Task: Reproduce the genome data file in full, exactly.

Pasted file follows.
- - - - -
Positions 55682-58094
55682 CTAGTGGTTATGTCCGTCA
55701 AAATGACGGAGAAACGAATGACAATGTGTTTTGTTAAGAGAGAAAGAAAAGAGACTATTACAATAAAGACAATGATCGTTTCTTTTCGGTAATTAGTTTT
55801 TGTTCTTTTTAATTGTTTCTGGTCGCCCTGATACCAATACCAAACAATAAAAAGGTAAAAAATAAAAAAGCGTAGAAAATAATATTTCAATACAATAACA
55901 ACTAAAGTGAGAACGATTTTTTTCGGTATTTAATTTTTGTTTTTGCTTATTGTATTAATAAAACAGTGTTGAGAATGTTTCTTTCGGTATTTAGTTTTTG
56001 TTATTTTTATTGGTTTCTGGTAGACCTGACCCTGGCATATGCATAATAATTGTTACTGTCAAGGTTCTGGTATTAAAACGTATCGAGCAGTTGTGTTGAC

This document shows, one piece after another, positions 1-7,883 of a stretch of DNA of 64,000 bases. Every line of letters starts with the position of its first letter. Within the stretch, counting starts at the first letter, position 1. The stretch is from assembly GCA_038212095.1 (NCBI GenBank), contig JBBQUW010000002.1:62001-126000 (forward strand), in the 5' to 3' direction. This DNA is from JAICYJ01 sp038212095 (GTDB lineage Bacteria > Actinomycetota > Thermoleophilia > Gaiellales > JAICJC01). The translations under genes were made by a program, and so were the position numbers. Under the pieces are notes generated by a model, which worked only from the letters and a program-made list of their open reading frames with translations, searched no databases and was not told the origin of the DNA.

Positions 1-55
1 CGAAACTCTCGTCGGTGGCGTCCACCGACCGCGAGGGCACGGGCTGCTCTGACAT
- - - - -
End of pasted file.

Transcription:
Positions 55682-58094
55682 CTAGTGGTTATGTCCGTCA
55701 AAATGACGGAGAAACGAATGACAATGTGTTTTGTTAAGAGAGAAAGAAAAGAGACTATTACAATAAAGACAATGATCGTTTCTTTTCGGTAATTAGTTTT
55801 TGTTCTTTTTAATTGTTTCTGGTCGCCCTGATACCAATACCAAACAATAAAAAGGTAAAAAATAAAAAAGCGTAGAAAATAATATTTCAATACAATAACA
55901 ACTAAAGTGAGAACGATTTTTTTCGGTATTTAATTTTTGTTTTTGCTTATTGTATTAATAAAACAGTGTTGAGAATGTTTCTTTCGGTATTTAGTTTTTG
56001 TTATTTTTATTGGTTTCTGGTAGACCTGACCCTGGCATATGCATAATAATTGTTACTGTCAAGGTTCTGGTATTAAAACGTATCGAGCAGTTGTGTTGAC

This document shows, one piece after another, positions 1-7,883 of a stretch of DNA of 64,000 bases. Every line of letters starts with the position of its first letter. Within the stretch, counting starts at the first letter, position 1. The stretch is from assembly GCA_038212095.1 (NCBI GenBank), contig JBBQUW010000002.1:62001-126000 (forward strand), in the 5' to 3' direction. This DNA is from JAICYJ01 sp038212095 (GTDB lineage Bacteria > Actinomycetota > Thermoleophilia > Gaiellales > JAICJC01). The translations under genes were made by a program, and so were the position numbers. Under the pieces are notes generated by a model, which worked only from the letters and a program-made list of their open reading frames with translations, searched no databases and was not told the origin of the DNA.

Positions 1-55
1 CGAAACTCTCGTCGGTGGCGTCCACCGACCGCGAGGGCACGGGCTGCTCTGACAT